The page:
Except as the U.S. Treasury may otherwise determine, your Roth IRA will be opened at Comerica. You agree that Comerica may transfer to that financial services provider the balance held in your myRA and all of your financial records relating to the myRA, including personal and identifying information sufficient for the financial services provider to comply with customer identification requirements to open a Roth IRA for you. In order for a financial services provider to open a Roth IRA for a customer, IRS rules require that you enter 9 into a trust or custodial agreement with the financial services provider.


Saver’s Tax Credit and MyRA

If you have contributed to your myRA and have an AGI below a certain level, you may be eligible for the saver’s tax credit under Code Section 25B for that year’s contribution. In 2015, to be eligible, you AGI must be below: (a) $61,000 for married couples filing jointly; (b) $45,700 for heads of household; and (c) $30,500 for single or married Individuals who are filing separately. Changes in these amounts may occur annually to reflect cost of living adjustments.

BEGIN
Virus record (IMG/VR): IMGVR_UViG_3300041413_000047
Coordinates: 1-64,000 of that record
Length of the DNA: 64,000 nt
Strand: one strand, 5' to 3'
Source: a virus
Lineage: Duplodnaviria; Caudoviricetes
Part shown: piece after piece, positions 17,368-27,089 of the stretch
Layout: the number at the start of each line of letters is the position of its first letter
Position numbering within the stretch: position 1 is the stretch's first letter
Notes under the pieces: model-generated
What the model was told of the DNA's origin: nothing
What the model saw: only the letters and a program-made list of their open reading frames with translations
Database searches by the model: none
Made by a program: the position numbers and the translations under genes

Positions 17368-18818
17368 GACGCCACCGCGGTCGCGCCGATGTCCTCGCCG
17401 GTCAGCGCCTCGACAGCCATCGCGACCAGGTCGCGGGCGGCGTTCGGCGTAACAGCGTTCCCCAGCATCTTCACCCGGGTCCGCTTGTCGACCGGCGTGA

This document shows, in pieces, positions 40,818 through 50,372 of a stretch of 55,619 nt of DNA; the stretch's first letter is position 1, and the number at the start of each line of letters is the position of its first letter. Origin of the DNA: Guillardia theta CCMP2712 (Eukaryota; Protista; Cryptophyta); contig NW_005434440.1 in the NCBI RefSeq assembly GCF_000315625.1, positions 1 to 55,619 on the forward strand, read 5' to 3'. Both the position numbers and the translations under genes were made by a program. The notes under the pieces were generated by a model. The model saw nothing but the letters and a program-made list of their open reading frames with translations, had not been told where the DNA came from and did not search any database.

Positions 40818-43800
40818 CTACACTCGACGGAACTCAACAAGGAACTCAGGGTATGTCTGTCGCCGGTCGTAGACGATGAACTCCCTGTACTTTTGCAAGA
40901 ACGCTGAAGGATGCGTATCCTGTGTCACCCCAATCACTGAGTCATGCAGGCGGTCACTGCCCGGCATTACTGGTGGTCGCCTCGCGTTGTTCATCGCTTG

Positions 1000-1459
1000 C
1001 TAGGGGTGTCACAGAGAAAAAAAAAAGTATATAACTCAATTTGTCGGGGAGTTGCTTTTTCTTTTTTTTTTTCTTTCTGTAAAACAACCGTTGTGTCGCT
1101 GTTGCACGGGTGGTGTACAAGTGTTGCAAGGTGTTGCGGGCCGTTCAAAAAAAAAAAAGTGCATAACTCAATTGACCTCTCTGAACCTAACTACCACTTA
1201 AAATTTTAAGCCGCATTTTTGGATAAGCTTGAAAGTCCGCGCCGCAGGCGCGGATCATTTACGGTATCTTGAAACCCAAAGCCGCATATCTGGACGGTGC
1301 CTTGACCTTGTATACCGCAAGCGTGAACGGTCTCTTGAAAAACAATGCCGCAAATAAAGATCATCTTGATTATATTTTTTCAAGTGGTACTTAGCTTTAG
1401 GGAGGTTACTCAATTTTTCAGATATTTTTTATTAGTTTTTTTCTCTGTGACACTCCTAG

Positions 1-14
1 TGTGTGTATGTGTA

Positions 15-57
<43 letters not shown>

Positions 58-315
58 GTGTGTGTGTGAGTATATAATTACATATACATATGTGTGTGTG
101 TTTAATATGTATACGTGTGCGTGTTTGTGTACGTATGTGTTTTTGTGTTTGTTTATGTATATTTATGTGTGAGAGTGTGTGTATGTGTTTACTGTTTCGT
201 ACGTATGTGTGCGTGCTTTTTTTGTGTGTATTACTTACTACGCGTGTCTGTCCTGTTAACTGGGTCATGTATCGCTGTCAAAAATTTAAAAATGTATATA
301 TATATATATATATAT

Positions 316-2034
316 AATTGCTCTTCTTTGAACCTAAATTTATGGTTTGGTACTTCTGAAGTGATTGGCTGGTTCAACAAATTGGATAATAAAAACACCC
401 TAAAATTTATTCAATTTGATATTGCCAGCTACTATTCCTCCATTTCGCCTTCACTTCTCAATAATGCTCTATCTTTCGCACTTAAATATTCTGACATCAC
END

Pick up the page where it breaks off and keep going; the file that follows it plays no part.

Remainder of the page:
Who is eligible for the Saver’s Credit and myRA?

Those eligible for the saver’s tax credit may take the tax credit by filing Form 8880 with their income tax returns. The following chart shows the amount of the saver’s tax credit for different kinds of filers for 2015. Amount of Saver’s tax credit AGI of Individual Married filing jointly Head of Household Single and Others 50% of first $2,000 deferred $0 – $36,500 $0 – $27,325 $0 – $18,250 20% of first $2,000 deferred $36,501 – $39,500 $27,326 – $29,625 $18,251 – $19,750 10% of first $2,000 deferred $39,501 – $61,000 $29,626 – $45,750 $19751 – $30,500 6